“I think that everybody should be thrown into anthropology”: Interview with Anna Kirah, design anthropologist


For the first issue of PEOPLE Newsletter we talked with Anna Kirah, an internationally acclaimed design anthropologists and a passionate proponent of people-centred design and development approaches. Scroll down to read what she told us about her recent projects and find some useful tips she shared with us for early-career anthropologists looking for opportunities in industry or design. For other inspiring articles about PEOPLE’s approach to people-centred design and development, and innovation in energy efficiency and education, access the full issue here.

Where did you use a people-centred design approach lately?

While working for the Oslo Airport in Norway. It just re-opened recently and working for them has provided me with the opportunity to take creating products and services with people to a new level – which is, facilitating an organisation to actually think from a people-centred perspective.

How do you do that, help organisations think from a people-centred perspective?

Well, you show them. You take them along on an observation journey. At Oslo Airport, I had to convince the airport staff they were doing something wrong. To achieve this, I took them to their own workplace and showed them how to watch people. By teaching them how to watch people, you are teaching them one of the core skills of anthropology. That is the most exciting part. Through co-creation we come up with a new product or service, but when you actually get a mind-set change in people – to me, that is far more valuable and relevant. Because the world is changing so rapidly, we need people to think differently, and I think that everybody should be thrown into anthropology.

How do you explain the value of anthropology and people-centred approaches to engineers or airport staff?

You have to engage with people and meet them where they are: instead of telling them, you show them. This is probably the most important thing I learned from working for Microsoft: our expert hat is our biggest enemy. The more expert we get through our education system, the less able we are to see the world through different perspectives and to engage with people who don’t think just like ourselves. That is why I would end PhD programmes as they exist today: they are focused on a narrow aspect, while we should be working across boundaries. So the problem is not in working with engineers: the problem is that the politicians are saying we need more technologists and less anthropologists or sociologists.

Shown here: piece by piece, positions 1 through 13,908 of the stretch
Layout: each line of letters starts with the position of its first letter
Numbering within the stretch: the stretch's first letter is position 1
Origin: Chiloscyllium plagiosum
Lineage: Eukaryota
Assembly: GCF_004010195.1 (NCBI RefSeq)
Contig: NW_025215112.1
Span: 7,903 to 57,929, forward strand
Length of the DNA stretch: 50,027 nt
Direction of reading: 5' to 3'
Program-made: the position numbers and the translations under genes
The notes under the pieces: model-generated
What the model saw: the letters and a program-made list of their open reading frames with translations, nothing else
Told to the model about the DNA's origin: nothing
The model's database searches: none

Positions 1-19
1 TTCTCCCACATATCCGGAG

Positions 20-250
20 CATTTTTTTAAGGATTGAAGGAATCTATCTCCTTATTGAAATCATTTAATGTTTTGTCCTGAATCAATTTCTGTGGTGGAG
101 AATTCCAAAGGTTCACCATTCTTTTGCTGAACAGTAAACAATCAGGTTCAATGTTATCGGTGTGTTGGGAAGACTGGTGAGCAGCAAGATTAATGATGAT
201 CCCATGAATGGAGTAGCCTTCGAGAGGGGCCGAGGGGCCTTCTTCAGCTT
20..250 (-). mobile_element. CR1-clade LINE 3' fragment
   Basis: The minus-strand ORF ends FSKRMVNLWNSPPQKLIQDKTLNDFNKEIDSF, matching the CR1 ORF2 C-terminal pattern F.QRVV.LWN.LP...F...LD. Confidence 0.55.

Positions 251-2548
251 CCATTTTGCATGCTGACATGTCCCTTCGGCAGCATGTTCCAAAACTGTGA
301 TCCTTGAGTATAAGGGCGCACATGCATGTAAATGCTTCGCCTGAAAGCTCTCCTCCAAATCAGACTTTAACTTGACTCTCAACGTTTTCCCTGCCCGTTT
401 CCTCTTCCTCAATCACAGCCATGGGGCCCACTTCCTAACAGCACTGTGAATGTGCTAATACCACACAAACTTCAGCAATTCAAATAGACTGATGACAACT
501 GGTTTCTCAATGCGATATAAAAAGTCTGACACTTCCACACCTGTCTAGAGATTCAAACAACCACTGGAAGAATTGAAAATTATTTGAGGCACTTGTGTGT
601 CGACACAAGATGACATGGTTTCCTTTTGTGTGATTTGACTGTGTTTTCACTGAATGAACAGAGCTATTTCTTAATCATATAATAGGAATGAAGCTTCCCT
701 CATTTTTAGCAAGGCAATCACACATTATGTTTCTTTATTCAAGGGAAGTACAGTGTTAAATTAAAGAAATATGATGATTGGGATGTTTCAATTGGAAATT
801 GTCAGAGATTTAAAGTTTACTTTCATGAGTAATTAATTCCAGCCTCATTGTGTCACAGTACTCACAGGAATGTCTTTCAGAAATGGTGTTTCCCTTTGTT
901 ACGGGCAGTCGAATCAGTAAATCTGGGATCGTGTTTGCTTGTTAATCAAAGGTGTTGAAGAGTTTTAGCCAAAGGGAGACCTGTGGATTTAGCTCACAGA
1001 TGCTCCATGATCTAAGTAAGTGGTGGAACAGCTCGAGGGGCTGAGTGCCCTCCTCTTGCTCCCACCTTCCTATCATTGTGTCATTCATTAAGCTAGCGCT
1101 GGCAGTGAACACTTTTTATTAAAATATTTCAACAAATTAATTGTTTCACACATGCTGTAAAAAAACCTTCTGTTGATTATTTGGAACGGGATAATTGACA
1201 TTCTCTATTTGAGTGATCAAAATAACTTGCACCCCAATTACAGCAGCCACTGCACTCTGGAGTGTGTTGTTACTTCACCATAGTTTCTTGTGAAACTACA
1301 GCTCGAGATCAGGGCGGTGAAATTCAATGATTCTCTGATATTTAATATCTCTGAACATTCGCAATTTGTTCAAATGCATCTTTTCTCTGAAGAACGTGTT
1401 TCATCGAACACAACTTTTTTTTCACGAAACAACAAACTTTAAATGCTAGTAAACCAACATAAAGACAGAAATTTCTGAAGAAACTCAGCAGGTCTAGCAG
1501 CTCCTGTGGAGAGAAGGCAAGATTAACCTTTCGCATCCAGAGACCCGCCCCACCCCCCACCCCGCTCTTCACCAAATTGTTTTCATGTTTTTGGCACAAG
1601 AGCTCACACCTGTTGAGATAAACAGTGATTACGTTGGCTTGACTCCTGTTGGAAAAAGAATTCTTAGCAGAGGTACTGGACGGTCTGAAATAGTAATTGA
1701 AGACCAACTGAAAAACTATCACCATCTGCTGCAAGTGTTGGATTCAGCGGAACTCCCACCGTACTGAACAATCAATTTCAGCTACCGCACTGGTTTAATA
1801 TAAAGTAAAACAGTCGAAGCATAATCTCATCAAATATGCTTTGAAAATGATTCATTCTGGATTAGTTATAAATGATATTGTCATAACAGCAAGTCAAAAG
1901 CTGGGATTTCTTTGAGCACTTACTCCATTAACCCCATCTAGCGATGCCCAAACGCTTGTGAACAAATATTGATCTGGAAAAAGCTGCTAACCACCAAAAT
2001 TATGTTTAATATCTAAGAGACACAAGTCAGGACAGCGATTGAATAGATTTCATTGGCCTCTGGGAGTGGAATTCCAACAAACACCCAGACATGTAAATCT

How can we change the politicians’, the decisionmakers’ mind-sets?

The best way is to show them the failed projects that are wasting tax-payers’ money. As an example, I use a train station near my home, which is a disaster. The old wooden train station had a heated room, it was warm and passengers talked with each other while waiting for their train. Now we have a beautiful architecture on top of a hill: two glass boxes in which nobody is willing to stand because it is colder in there than it is outside. When it is -25 degrees Celsius, people stand outside. When it is pouring rain, they stand outside. So, how is that helping the world? They wasted tax-payer’s money because they didn’t ask the people what they wanted and needed: they built it for us, not with us.

Anna Kirah is a design anthropologist with degrees both in anthropology and psychology. She has worked for international corporations, such as Microsoft and Boeing. Besides being a member of the PEOPLE project’s Advisory Board, Anna is the Managing Director of Design without Borders, an independent non-profit foundation in Norway. Furthermore, Anna has worked with local entrepreneurs and businesses in Uganda to identify and implement appropriate solutions that benefit crisis-affected populations. She is currently living in Norway.